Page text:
Again, where you earned a degree has nothing to do with anything. So stop complicating your narrative with that.

At the end of the day, this student’s GPA probably won’t be an issue.

[07:34] Her First Application Experience

Our student says she applied back in 2019 thinking she was ready and that she had this strong upward trend and GPA. She has also been working for two years. She had patient care hours working as a nurse’s aide. She worked in oncology clinical research and had volunteer services.

She did get two interviews. She called the schools to ask what she can do and they all advised her to take a master’s program to raise her GPA and MCAT score. Now, this is the stereotypical advice for a lower GPA. Although with 40 credits close to a 4.0 GPA, I probably wouldn’t have given that advice.

And so, she did get her master’s in biomedical sciences from the University of Pittsburgh and she says she’s doing well and she hopes to get a 4.0 GPA.

Her MCAT was a 497. And when she applied to schools, she looked within the 10th percentile and within the accepted rate. And so, her MCAT was the reason she didn’t get into school. It wasn’t her GPA. 

[10:31] The Problem with the Advice Many Schools Give

Here’s the problem with the advice schools give. Schools are part of the academic institution. And so, their general answer is to keep going through the academic institution.

From an academic standpoint, you would have proven yourself with 40 credit hours at close to a 4.0. And getting a master’s degree and getting close to maybe 3.7 next time isn’t evidence that you can do well in classes. She had 40 credits, which is probably more than her master’s degree, at close to 4.0.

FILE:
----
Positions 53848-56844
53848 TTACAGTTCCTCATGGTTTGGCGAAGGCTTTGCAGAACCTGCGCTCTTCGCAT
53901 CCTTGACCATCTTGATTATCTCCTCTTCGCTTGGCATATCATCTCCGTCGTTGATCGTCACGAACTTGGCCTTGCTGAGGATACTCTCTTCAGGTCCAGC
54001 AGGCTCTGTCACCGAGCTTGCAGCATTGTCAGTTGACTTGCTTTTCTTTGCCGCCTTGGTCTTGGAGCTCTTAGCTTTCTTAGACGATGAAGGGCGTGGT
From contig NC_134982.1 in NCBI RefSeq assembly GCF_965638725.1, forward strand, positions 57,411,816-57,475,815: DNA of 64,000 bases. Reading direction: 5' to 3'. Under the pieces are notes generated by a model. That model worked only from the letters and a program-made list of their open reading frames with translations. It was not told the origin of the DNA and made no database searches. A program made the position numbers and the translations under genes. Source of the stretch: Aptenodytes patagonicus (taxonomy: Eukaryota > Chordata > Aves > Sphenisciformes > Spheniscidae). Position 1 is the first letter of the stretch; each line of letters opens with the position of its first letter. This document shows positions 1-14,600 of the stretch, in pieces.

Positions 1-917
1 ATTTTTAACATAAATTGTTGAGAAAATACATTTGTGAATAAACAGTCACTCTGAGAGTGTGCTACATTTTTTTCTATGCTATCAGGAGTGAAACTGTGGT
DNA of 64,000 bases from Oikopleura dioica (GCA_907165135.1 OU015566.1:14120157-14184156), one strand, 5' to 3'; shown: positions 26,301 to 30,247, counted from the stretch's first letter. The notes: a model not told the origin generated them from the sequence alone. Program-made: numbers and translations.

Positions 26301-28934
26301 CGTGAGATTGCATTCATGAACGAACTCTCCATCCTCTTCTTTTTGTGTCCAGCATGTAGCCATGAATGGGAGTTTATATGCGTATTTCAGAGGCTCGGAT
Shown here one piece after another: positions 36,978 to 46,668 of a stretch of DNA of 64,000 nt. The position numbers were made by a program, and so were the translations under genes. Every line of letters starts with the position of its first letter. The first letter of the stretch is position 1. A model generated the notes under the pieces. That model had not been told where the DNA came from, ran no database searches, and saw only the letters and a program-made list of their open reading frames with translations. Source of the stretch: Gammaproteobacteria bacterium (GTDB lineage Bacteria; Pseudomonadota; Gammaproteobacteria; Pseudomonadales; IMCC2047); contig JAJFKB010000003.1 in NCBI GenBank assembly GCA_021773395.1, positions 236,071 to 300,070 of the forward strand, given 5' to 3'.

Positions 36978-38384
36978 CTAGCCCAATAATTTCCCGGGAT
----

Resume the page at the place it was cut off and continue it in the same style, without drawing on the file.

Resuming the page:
Her MCAT score sucks and that’s what she needed to fix, not a master’s degree. And so, it can be really super frustrating when that type of advice is given. She needed a better MCAT score, period.

[11:44] How’s Her MCAT Prep?

Our student adds she was working a full-time job with an hour commute each direction. So she was getting home around 4 pm and waking up at 5 am. Then she was studying from 4 pm to 10 pm at night.

And so now in the master’s program, she’s dedicating all her time and energy into the MCAT. She did go through Next Step Test Prep (now Blueprint MCAT). And the program she’s in now is Kaplan. She’s also doing a lot of AAMC passages at this point. 

'It's almost never the content. Unless you're getting like a 485. It's almost never the content. It's almost always test skills, and specifically MCAT test skills, unfortunately.'Click To Tweet

She says she didn’t know anyone else that was taking the MCAT the first time. But now she’s at a class where people are also taking the MCAT. And so, this aspect has also helped her too.

Her only concern, however, is that she hasn’t seen any improvement. She’s afraid she’s getting stuck in her head. And so, this has definitely been an issue as well as getting the reading comprehension down. To date, she has only taken four full-lengths, and they’re all in the same area of 496-497.

She admits that when taking those, she was never slowing down or pausing or doing it on timed tests. She took the advice of her tutor to not time herself and to just take a passage however long it takes her.

I advised her to try to include Blueprint MCAT in her prep since students can have the option to time their tests however they need. They’re also the first one to do COVID length exams. They also have the analytics on the back end. This is important as they give you that feedback.

Are you changing your answers from right to wrong because you’re second guessing yourself? What types of subjects are you struggling with? They basically give you a lot of great back-end knowledge.